By Adriana Vaida
Council of Europe Commissioner for Human Rights Thomas Hammarberg (photo) called, yesterday, on Lithuania, Poland and Romania to clarify their role in the CIA secret detention and torture programme. He said Europeans must account for their complicity in CIA secret detention and torture.
In a release issued on Monday, Thomas Hammarberg comments that from late 2001 onwards, the US Central Intelligence Agency developed a vast network of clandestine counter-terrorism operations to capture and detain its most wanted suspects. “The CIA’s partner agencies in various foreign countries – including across Europe – lent their close collaboration. The value of the intelligence produced by this network has been questioned; but one clear result was a pattern of abusive and excessive actions in flagrant violation of human rights,” says Thomas Hammarberg. He underlines that highly secure detention facilities, so-called “Black Sites”, were established in at least seven different overseas locations, to which the CIA delivered its detainees for “enhanced interrogation”. Detention in CIA custody meant being kept indefinitely in secret, incommunicado, solitary confinement.
Hammarberg further says that at the height of the “war on terror”, Poland, Romania and Lithuania extended quite extraordinary permissions and protections to their American partners – while respecting conditions of total secrecy. “Today, years later, darkness still enshrouds those who authorised and ran the Black Sites on European territories. The full truth must now be established and guarantees given that such forms of co-operation will never be repeated.”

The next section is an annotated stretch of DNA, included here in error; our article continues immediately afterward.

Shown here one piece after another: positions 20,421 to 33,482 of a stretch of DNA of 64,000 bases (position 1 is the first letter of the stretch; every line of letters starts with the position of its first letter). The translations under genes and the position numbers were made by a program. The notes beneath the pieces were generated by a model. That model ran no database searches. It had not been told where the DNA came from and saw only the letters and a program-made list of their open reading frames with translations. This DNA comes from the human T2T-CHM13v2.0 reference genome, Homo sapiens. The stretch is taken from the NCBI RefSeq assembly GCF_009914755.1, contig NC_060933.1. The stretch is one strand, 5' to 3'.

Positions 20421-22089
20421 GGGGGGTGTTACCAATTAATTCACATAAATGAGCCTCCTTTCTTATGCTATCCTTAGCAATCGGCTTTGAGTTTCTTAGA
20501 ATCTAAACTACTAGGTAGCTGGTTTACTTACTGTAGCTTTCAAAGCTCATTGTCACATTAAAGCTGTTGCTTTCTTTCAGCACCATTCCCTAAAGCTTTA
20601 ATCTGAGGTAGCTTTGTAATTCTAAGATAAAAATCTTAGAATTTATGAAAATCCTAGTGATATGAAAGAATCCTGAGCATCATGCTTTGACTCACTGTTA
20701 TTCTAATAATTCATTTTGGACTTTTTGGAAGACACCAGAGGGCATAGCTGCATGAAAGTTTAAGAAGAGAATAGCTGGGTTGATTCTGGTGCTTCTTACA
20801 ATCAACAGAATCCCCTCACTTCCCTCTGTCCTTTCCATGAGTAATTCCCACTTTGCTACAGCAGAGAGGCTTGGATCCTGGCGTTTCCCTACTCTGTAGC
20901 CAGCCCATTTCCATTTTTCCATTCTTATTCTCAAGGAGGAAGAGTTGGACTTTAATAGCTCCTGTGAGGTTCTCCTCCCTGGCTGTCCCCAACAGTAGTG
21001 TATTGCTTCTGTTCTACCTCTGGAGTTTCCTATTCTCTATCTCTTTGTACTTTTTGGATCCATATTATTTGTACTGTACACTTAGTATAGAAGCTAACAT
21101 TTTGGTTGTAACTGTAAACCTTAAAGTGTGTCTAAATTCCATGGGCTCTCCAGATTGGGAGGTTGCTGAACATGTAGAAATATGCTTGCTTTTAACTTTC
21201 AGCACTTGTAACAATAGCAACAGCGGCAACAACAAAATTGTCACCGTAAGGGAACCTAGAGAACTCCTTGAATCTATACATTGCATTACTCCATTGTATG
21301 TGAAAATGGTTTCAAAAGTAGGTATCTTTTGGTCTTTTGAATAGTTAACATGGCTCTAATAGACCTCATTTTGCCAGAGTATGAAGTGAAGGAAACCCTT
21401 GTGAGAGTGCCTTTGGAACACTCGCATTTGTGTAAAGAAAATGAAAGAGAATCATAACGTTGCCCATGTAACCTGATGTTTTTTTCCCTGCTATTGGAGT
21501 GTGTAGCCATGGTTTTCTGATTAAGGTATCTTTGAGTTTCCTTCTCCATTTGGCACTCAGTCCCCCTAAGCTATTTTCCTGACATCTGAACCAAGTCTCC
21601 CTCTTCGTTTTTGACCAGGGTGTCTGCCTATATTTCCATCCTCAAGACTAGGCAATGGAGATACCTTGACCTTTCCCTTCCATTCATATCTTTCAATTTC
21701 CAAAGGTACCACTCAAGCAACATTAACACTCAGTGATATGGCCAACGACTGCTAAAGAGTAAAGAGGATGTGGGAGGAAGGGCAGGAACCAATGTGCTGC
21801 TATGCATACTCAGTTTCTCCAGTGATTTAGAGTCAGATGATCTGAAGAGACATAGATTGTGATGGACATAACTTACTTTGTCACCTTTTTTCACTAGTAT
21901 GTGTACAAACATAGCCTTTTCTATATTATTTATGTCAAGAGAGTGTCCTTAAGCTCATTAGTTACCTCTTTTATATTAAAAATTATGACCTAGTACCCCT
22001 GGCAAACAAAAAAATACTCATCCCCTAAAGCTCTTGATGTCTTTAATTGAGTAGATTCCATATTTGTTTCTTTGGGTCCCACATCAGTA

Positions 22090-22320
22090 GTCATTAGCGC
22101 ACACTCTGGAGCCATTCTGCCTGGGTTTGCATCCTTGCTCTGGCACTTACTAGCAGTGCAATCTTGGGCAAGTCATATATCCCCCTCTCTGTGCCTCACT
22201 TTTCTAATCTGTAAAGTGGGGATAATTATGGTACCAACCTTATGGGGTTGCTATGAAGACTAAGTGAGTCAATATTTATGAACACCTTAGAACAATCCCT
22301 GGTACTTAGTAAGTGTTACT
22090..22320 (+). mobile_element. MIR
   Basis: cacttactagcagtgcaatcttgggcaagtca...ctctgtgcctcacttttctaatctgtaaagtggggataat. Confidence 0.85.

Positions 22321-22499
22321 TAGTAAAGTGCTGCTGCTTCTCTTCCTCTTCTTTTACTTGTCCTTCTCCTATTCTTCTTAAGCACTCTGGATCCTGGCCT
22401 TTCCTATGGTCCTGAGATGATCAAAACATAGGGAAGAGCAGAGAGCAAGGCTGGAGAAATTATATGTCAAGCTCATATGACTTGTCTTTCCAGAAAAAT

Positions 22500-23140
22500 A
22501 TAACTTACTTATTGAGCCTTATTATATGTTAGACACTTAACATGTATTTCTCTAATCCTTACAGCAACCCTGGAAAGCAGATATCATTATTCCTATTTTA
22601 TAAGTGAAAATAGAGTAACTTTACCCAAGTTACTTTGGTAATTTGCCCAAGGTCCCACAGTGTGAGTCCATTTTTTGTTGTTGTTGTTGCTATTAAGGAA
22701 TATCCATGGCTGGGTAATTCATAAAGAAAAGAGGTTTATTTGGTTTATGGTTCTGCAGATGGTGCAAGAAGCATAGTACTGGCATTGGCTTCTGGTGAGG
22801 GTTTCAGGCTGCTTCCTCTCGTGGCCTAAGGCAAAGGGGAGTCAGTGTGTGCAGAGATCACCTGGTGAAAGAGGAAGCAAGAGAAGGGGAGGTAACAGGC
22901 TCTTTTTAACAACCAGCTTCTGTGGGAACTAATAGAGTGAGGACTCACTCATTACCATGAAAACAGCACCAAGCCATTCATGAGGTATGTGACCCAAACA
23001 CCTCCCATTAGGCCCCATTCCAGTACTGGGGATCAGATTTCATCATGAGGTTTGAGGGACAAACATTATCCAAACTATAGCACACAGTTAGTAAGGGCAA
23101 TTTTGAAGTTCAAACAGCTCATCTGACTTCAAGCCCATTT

The release reads that “Romania has also been found complicit in CIA secret detentions. A CIA Black Site was opened near Bucharest on 23 September 2003, immediately after the closure of the Polish facility. It is known that at least one of the “high-value detainees” (HVDs) from Poland was delivered directly to Baneasa Airport in the middle of the night. CIA operations continued in Romania for over two years. Unfortunately, the Romanian authorities have demonstrated little genuine will to uncover the whole truth of what happened on Romanian territory. The only official response has been denial, supported by a Senate Committee report refuting all allegations. A prosecutorial investigation, or a public inquiry with the power to compel classified evidence, must no longer be avoided.” Hammarberg stressed.
He concluded the release underlining that “effective investigations are imperative and long overdue. The purported cost to transatlantic relations of pursuing such accountability cannot be compared to the damage inflicted on our European system of human rights protection by allowing ourselves to be kept in the dark.”